The Harvard Law School Library is pleased to announce the creation of the Joseph Berry Keenan Digital Collection. Comprised of manuscript materials and photographs, the Digital Collection offers researchers invaluable insight into the Japanese War Crimes Trial — one of the most important trials of the twentieth century.
Joseph B. Keenan was born in Pawtucket, Rhode Island on January 11, 1888. He earned a B.A. and M.A. from Brown University in 1910, and a LL.B. from Harvard Law School in 1913. After serving in World War I he pursued a legal career. His prosecution of gangsters such as “Machine Gun Kelly” earned him a national reputation. Keenan was serving as Assistant Attorney General in charge of the Criminal Division of the United States Department of Justice when he was selected by President Truman to lead the prosecution of the Tokyo Trial.
One of the most important results of both the Nuremberg and Tokyo Trials was the creation of a permanent historical record of the events leading up to, and including, the trials. As one might imagine, these trial collections are enormous. Copies exist in repositories around the world, including Harvard. Unique to Harvard, however, is a collection of correspondence gathered by Joseph Keenan during his involvement with the trial.
The Joseph Berry Keenan Papers, held by the Harvard law School Library, consists primarily of correspondence written during Keenan’s work as Chief Counsel in the International Prosecution Section. Most of the correspondence relates directly to the trial. There is a small subsection of letters between Keenan and colleagues from his Washington, D.C. law firm. Additional documents in the collection include: material relating to the court-martial of Major Walter V. Radovich; a three-page transcript of a 1946 interview with Madame Chiang-Kai-Shek; letters from Japanese and American citizens expressing their opinions on the war crime trials and the war itself; as well as some candid notes by Keenan on Japan and his work. The collection also includes newspaper clippings, photographs, business cards and notes.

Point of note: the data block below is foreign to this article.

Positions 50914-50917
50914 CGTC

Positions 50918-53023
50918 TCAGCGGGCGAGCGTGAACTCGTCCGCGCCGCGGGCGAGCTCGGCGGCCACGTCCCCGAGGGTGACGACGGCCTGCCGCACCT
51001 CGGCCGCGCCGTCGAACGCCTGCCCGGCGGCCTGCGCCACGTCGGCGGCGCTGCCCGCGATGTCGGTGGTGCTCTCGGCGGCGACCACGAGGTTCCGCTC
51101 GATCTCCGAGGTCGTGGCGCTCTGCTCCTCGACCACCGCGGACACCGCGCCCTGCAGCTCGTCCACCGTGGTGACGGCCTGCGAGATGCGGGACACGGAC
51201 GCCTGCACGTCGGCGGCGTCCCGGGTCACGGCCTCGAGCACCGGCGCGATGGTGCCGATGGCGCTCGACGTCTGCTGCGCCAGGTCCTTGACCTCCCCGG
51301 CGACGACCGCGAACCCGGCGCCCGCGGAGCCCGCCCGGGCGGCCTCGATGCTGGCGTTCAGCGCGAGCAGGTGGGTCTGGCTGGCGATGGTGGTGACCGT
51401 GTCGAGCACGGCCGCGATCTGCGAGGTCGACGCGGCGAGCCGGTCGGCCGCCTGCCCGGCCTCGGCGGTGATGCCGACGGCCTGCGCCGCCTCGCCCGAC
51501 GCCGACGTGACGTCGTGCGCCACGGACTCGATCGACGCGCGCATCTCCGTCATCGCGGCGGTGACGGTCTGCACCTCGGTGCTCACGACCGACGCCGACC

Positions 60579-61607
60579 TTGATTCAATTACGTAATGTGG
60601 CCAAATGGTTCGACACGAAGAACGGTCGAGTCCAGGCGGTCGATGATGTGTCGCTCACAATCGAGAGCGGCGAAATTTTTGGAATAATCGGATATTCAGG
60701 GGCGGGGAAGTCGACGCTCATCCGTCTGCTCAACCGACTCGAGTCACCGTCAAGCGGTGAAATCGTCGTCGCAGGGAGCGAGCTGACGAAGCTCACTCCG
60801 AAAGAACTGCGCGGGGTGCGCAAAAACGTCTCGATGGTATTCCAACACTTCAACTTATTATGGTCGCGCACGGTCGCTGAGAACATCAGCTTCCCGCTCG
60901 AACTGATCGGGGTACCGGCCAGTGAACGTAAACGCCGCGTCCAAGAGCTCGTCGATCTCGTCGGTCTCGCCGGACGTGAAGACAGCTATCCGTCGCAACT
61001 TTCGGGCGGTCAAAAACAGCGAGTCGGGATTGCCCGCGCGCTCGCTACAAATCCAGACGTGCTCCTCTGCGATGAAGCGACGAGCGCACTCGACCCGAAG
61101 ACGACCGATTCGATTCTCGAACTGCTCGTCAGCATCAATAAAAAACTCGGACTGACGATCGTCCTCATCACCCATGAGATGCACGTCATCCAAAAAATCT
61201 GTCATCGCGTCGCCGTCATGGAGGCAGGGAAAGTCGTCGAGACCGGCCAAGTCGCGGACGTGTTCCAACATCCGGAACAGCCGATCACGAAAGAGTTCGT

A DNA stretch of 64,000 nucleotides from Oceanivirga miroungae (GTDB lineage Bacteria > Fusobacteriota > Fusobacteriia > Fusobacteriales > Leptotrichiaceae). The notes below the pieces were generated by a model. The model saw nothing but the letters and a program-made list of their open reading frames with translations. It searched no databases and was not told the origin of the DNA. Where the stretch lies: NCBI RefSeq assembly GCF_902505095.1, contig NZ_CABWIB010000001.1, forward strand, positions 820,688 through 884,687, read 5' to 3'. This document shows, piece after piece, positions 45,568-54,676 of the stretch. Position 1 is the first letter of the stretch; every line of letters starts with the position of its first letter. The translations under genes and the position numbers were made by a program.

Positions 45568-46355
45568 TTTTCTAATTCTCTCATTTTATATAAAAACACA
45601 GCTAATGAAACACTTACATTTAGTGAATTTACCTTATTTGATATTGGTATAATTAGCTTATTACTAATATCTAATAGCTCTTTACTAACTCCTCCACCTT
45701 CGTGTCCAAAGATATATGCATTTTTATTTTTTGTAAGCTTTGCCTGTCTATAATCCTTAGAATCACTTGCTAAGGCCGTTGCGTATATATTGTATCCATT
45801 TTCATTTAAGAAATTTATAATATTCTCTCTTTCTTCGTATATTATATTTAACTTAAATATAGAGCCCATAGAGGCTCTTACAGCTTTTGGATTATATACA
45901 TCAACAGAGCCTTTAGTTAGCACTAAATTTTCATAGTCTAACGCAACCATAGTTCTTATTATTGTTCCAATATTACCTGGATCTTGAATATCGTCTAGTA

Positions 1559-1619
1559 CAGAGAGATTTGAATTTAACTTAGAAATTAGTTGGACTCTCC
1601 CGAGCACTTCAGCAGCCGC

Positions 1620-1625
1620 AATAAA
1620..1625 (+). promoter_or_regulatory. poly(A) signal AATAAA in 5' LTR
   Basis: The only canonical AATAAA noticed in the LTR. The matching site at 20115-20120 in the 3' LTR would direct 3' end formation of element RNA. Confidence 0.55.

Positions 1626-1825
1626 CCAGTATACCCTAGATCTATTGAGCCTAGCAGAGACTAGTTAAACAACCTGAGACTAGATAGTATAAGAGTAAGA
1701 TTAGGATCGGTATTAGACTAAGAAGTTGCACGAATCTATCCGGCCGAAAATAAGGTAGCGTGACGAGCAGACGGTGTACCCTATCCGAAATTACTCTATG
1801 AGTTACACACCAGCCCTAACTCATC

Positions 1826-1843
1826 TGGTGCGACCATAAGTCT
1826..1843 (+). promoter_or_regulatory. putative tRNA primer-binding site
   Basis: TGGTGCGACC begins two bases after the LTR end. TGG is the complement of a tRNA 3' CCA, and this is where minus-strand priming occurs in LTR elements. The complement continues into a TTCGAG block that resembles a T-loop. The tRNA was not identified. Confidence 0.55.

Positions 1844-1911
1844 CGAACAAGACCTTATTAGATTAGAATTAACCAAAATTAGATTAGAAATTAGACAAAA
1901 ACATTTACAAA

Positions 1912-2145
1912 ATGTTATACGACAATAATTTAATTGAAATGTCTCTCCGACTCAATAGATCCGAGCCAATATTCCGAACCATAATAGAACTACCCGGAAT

The Joseph Berry Keenan Visual Materials Collection spans the years of 1945-1947 and consists primarily of unidentified black and white photographs collected by Keenan. Â Mostly personal in nature, the represented subjects include Keenan himself, military ceremonies and figures in Japan — including General Douglas MacArthur — banquets and celebrations, views of Japanese people and scenery, and aerial views of the Japanese landscape following the atomic bomb drops of 1945.